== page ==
Views: 415797 Quantitative Specialists
Qualitative Analysis: Coding and Categorizing Data by Philip Adu, Ph.D.
 
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Data analysis is all about data reduction. But how do you reduce data without losing the meaning? What is the coding process? What coding strategies can you use? How do you make sure the categories or themes address your research question(s)? How do you present your qualitative findings in a meaningful manner? If you want answers to these questions, watch this video. To access the PowerPoint slides, please go to:https://www.slideshare.net/kontorphilip/qualitative-analysis-coding-and-categorizing
The Coding Data Matrix and Variable Types. Part 1 of 3 on Quantitative Coding and Data Entry
 
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A lecture on coding and data entry in quantitative research by Graham R Gibbs taken from a series on quantitative data analysis and statistics given to undergraduate students at the University of Huddersfield. This is part 1 of 3 and covers the basic principles of coding quantitative data from questionnaires and the types of variables that can be used. Credits: Music: Kölderen Polka by Tres Tristes Tangos is licensed under an Attribution-ShareAlike 3.0 International License. http://freemusicarchive.org/music/Tres_Tristes_Tangos/ Image: Ice-ferns by Schnobby, Wikimedia Commons, licensed under the Creative Commons Attribution-Share Alike 3.0 Unported license.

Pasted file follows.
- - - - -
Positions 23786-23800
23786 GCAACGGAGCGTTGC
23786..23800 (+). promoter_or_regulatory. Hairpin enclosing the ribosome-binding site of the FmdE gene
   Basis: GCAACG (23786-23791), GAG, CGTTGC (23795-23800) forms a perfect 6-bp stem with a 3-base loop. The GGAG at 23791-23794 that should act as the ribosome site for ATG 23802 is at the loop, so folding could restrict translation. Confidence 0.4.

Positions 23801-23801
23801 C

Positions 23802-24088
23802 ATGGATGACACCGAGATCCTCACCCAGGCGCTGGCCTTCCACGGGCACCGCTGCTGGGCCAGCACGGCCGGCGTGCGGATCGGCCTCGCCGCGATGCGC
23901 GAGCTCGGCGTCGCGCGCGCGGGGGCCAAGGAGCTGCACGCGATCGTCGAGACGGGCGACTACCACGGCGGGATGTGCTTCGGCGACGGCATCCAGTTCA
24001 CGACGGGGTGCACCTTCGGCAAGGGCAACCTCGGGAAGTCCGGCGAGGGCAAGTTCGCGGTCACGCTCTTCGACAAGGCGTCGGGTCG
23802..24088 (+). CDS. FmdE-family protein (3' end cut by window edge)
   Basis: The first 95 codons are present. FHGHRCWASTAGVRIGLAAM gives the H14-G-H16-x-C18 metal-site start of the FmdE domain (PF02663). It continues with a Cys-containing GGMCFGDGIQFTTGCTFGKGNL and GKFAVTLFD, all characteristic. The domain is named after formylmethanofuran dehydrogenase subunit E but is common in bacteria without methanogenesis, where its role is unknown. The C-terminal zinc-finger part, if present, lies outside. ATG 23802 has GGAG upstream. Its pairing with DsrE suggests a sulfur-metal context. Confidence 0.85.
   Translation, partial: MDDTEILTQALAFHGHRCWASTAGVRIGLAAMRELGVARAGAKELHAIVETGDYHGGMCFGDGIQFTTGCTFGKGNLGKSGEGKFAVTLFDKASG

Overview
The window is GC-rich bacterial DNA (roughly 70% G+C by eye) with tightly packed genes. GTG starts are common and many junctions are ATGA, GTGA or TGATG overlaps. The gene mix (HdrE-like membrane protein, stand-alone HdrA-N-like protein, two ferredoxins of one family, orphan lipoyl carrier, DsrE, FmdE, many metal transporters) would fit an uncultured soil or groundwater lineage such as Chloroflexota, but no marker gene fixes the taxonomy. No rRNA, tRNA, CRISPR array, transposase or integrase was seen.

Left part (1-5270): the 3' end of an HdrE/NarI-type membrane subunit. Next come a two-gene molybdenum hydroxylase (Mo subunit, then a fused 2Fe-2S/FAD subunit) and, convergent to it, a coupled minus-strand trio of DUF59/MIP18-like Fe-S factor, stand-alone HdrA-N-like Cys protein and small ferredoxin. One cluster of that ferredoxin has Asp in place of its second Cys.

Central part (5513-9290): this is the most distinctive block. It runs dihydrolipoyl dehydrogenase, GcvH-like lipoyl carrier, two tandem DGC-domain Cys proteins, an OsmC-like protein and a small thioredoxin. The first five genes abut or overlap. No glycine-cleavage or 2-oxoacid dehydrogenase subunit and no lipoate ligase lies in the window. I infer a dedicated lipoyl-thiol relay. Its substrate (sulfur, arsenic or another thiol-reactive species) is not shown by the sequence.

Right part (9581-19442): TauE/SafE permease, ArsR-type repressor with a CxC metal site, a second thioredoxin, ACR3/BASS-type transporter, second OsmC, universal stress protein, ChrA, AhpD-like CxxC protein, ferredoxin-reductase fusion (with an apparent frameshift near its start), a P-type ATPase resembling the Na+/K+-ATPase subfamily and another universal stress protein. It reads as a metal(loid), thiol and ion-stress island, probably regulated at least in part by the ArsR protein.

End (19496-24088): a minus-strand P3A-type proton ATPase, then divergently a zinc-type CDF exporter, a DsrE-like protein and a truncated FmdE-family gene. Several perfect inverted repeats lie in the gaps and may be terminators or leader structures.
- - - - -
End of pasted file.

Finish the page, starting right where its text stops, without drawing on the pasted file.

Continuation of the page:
Views: 16712 Graham R Gibbs
Qualitative vs. Quantitative
 
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Let's go on a journey and look at the basic characteristics of qualitative and quantitative research!
Views: 650305 ChrisFlipp
SPSS for newbies: Data entry for multiple response questions, "Tick boxes that apply" ✔
 
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Questionnaire data entry in SPSS: multiple response questions - frequency and graph CONTENT 1:58 Examples of questions with multiple (many) answers - dichotomies and categories 6:53 Dichotomies type question - data entry and summary stats: data entry, frequencies , % of response v % Cases 18:15 Multiple response sets (why use and how to create them) 22:25 Dealing with questions with no ticks in boxes but that are not missing values 25:34 How to make bar charts in SPSS Date: 8 August, 2013
Views: 278188 Phil Chan
5 Basic (SPSS) Quantitative Data Analyses For Bachelor's Research